G8 leadersLeaders of the world’s richest and fastest-growing economies are pushing for climate action even though their citizens have yet to wake up to the scale of the problem. Above, national leaders pose at the most recent G8 meeting last June in Italy. (White House Photo).Something unusual seems to be happening in the struggle to wake the world up to the reality of climate change. Almost unprecedented for an environmental issue, national leaders appear to be out ahead of public opinion in their respective countries.

President Obama has made climate action one of his top priorities after health care. Gordon Brown, the British Prime Minister, is spending much of his time trying to lay the grounds for a successful deal at December’s climate conference in Copenhagen, while his chief rival, Conservative Party leader David Cameron (expected to succeed him after national elections in the spring) has made combatting global warming a signature issue.

President Nicolas Sarkozy of France, an unexpected environmentalist, is backing a carbon tax. The recently reelected German chancellor, Angela Merkel, has long been in the vanguard of moves to tackle climate change. The new Japanese prime minister, Yukio Hatoyama, announced a stringent target for carbon cuts as one of his first acts after being elected last month. And Kevin Rudd, Australia’s leader, has likewise radically overturned the obstructionist position of his predecessor.

Yet not one of these leaders has been under great pressure from their citizens to get serious about global warming. Though there is plenty of evidence that the majority of people in their countries accept climate change as a reality and think that something should be done to tackle it, there is little sign of an overwhelming demand for urgent action. Indeed, Gordon Brown and his ministers have often privately urged green NGOs to mobilize a mass campaign so as to give them the “political space” to act.

The paradox is even more marked in some rapidly industrializing countries in the developing world, where there is even less sign of popular pressure. Yet, Mexico’s president, Felipe Calderon, is preparing a detailed offer to cut the growth in his country’s carbon emissions to place on the table in Copenhagen. Hu Jintao, meanwhile, chose to make the first-ever speech by a Chinese president to the UN General Assembly at last month’s climate summit.

Even Manmohan Singh, prime minister of the hitherto somewhat recalcitrant India, has ordered a more internationalist approach, telling ministers: “We may not have caused the problem, but we must be part of the solution.”

This leadership of the leaders is welcome, but it has its limitations, most obviously in the United States where the constitutional separation of powers makes senators responding to their respective states’ interests prove a powerful obstacle. But other countries are not immune from political inaction. The embattled Gordon Brown is getting no measurable political uplift from his work on climate change, while a sympathetic Conservative backbencher says that support for David Cameron’s sincere concern is “paper thin” in his parliamentary party.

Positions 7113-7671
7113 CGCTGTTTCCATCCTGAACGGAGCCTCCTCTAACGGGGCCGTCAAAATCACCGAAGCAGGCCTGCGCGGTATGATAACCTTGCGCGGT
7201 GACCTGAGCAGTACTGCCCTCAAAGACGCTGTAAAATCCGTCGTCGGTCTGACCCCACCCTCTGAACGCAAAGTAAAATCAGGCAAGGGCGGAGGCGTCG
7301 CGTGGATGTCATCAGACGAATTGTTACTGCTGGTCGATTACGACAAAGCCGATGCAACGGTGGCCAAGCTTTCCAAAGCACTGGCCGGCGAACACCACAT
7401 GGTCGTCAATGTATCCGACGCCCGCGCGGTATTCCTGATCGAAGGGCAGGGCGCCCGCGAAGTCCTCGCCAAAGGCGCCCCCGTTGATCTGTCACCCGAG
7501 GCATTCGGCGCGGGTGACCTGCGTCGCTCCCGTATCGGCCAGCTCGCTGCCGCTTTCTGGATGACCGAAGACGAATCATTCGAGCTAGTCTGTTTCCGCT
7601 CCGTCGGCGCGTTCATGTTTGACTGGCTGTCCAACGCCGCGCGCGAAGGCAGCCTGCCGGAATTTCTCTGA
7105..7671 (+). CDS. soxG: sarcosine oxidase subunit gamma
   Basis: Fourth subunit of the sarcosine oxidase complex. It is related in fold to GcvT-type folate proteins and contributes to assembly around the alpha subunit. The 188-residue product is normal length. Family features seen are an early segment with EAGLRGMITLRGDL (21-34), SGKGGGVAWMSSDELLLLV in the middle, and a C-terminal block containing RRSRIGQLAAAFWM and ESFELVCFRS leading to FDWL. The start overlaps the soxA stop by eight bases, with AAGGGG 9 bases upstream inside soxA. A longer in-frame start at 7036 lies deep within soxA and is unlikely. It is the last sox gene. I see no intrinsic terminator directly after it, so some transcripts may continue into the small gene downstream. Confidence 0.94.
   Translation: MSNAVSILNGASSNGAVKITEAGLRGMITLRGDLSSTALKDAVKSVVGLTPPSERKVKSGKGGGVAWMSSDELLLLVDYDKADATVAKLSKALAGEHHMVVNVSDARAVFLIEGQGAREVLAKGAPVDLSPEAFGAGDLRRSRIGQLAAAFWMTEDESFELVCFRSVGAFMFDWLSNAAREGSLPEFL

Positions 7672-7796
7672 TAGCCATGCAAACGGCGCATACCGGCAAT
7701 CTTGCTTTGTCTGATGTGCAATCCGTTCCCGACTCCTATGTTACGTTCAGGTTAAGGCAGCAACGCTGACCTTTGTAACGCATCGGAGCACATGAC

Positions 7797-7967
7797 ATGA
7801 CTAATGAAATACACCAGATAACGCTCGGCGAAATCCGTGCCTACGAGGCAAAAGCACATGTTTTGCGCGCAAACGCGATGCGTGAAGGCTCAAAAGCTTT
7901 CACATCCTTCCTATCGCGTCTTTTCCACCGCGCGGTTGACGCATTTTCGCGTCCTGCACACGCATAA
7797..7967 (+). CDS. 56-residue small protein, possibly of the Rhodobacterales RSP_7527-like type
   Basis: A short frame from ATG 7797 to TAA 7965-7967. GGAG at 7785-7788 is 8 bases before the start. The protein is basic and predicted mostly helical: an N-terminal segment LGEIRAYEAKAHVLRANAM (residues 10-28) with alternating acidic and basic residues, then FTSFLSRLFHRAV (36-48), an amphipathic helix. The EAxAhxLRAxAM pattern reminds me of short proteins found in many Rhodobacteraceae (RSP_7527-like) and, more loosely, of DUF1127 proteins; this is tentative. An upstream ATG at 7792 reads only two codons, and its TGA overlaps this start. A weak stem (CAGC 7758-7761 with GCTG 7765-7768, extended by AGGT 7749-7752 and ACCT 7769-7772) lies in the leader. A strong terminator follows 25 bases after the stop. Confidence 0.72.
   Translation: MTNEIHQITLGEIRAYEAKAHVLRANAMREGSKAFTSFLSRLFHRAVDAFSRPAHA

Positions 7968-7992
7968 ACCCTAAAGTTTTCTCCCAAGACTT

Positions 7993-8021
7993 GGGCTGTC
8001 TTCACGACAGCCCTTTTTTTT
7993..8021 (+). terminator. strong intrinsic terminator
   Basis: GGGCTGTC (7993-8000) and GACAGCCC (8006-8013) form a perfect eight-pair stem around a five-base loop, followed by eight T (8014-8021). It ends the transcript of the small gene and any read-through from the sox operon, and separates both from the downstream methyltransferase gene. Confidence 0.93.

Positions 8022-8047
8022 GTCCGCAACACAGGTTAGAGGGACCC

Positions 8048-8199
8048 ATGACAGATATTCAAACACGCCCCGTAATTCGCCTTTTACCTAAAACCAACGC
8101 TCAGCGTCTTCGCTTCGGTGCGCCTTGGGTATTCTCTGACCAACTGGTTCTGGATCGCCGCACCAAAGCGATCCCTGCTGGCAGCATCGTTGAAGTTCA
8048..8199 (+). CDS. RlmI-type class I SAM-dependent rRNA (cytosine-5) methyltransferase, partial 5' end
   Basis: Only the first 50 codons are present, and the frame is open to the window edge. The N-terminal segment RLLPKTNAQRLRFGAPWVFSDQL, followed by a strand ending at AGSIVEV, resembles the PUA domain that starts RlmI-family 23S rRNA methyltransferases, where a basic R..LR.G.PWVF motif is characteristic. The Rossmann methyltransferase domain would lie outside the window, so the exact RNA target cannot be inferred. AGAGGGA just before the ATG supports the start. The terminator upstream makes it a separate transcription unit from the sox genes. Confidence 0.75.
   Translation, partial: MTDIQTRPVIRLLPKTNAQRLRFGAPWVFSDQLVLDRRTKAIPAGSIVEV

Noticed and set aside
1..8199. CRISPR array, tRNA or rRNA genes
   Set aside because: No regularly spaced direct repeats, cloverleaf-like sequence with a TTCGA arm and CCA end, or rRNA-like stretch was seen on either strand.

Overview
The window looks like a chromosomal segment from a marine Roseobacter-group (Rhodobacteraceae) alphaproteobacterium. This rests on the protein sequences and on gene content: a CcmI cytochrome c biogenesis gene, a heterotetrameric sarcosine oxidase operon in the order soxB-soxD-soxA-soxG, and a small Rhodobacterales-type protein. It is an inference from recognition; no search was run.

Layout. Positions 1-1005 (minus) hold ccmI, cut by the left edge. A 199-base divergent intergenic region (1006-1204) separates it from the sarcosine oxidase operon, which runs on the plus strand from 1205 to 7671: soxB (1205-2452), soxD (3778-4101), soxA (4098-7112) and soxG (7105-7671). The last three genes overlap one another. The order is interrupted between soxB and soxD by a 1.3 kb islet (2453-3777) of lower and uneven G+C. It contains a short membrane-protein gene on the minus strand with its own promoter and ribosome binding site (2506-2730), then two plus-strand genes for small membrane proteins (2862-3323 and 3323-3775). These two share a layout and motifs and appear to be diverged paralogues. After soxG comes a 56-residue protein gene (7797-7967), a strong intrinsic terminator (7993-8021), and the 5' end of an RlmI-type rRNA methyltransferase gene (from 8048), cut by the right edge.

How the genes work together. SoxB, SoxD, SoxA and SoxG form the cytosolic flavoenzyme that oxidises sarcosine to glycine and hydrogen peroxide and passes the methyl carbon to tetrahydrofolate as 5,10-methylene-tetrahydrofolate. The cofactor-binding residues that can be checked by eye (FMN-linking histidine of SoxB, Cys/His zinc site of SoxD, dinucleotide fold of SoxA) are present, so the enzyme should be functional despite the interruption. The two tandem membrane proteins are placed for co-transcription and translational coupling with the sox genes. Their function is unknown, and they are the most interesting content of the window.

Yet the leaders surely need not be isolated, for despite a vocal skeptic minority, solid majorities in developed countries, at least, understand that climate change is real, is caused by human activity and requires action.

Eighty-five percent of Britons, polls show, are convinced that global warming is already a threat or will become so soon. Sixty-seven percent of Australians back their government’s Carbon Pollution Reduction Scheme, even though it has run into trouble in parliament. And 83 percent of Democrats and 53 percent of Republicans in the United States have told pollsters that they believe global warning is already happening.

So why does this not turn into intense political pressure? One reason seems to be that much of the concern is still relatively soft and has not been translated into action even on a personal level. In the United States, one survey found that just 18 percent of respondents were alarmed enough to be doing something in their own lives to address climate change (not bad compared to the 7 percent of outright deniers, but far short of overwhelming). In Britain, only about a third of those concerned said that they thought they did enough personally to address global warming.

Experts point to two apparently contradictory, but not mutually exclusive, reasons for this. The first is that most people do not realize how serious things are, partly because the scientists have not been yelling. “For long we have been reluctant to spell out clearly the true implications of our analysis, instead couching out conclusions as challenging but politically palatable,” says Prof. Kevin Anderson of Britain’s blue-chip Tyndall Centre for Climate Change. Prof. Clive Hamilton of the Australian National University adds: “There is a widespread belief in the scientific community that the public cannot handle the truth, and so it has been pulling its punches.”

The second reason is that people are not sure what they can do, or if any actions will actually make a difference. But there is mounting evidence that changes in behavior come when people get information from a trusted source on what needs to be done, and why it is worthwhile.

National leaders, of course, do know they can make a difference and have been briefed on the true extent of the climate crisis. That may explain why they have leapt out front on this issue. Their countrymen now urgently need to be brought up to speed.